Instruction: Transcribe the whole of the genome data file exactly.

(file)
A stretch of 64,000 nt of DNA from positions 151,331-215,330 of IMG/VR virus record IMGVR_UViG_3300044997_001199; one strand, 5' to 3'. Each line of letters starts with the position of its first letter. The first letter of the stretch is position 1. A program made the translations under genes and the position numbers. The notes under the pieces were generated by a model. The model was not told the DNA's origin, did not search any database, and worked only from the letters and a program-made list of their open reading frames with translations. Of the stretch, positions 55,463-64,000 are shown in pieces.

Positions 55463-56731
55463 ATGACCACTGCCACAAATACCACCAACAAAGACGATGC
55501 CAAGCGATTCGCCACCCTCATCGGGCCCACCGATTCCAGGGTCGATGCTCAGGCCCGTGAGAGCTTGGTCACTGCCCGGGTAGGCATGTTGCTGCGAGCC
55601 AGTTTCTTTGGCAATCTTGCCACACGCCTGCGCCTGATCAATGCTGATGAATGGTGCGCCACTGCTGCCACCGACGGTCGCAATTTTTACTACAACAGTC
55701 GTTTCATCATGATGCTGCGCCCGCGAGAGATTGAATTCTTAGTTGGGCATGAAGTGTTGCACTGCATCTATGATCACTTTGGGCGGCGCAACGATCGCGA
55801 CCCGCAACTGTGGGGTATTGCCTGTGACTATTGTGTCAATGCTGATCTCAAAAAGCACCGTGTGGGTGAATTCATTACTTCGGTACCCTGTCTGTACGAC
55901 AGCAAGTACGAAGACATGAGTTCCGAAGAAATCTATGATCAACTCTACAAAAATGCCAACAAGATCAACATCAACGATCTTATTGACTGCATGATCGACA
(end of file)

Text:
A stretch of 64,000 nt of DNA from positions 151,331-215,330 of IMG/VR virus record IMGVR_UViG_3300044997_001199; one strand, 5' to 3'. Each line of letters starts with the position of its first letter. The first letter of the stretch is position 1. A program made the translations under genes and the position numbers. The notes under the pieces were generated by a model. The model was not told the DNA's origin, did not search any database, and worked only from the letters and a program-made list of their open reading frames with translations. Of the stretch, positions 55,463-64,000 are shown in pieces.

Positions 55463-56731
55463 ATGACCACTGCCACAAATACCACCAACAAAGACGATGC
55501 CAAGCGATTCGCCACCCTCATCGGGCCCACCGATTCCAGGGTCGATGCTCAGGCCCGTGAGAGCTTGGTCACTGCCCGGGTAGGCATGTTGCTGCGAGCC
55601 AGTTTCTTTGGCAATCTTGCCACACGCCTGCGCCTGATCAATGCTGATGAATGGTGCGCCACTGCTGCCACCGACGGTCGCAATTTTTACTACAACAGTC
55701 GTTTCATCATGATGCTGCGCCCGCGAGAGATTGAATTCTTAGTTGGGCATGAAGTGTTGCACTGCATCTATGATCACTTTGGGCGGCGCAACGATCGCGA
55801 CCCGCAACTGTGGGGTATTGCCTGTGACTATTGTGTCAATGCTGATCTCAAAAAGCACCGTGTGGGTGAATTCATTACTTCGGTACCCTGTCTGTACGAC
55901 AGCAAGTACGAAGACATGAGTTCCGAAGAAATCTATGATCAACTCTACAAAAATGCCAACAAGATCAACATCAACGATCTTATTGACTGCATGATCGACA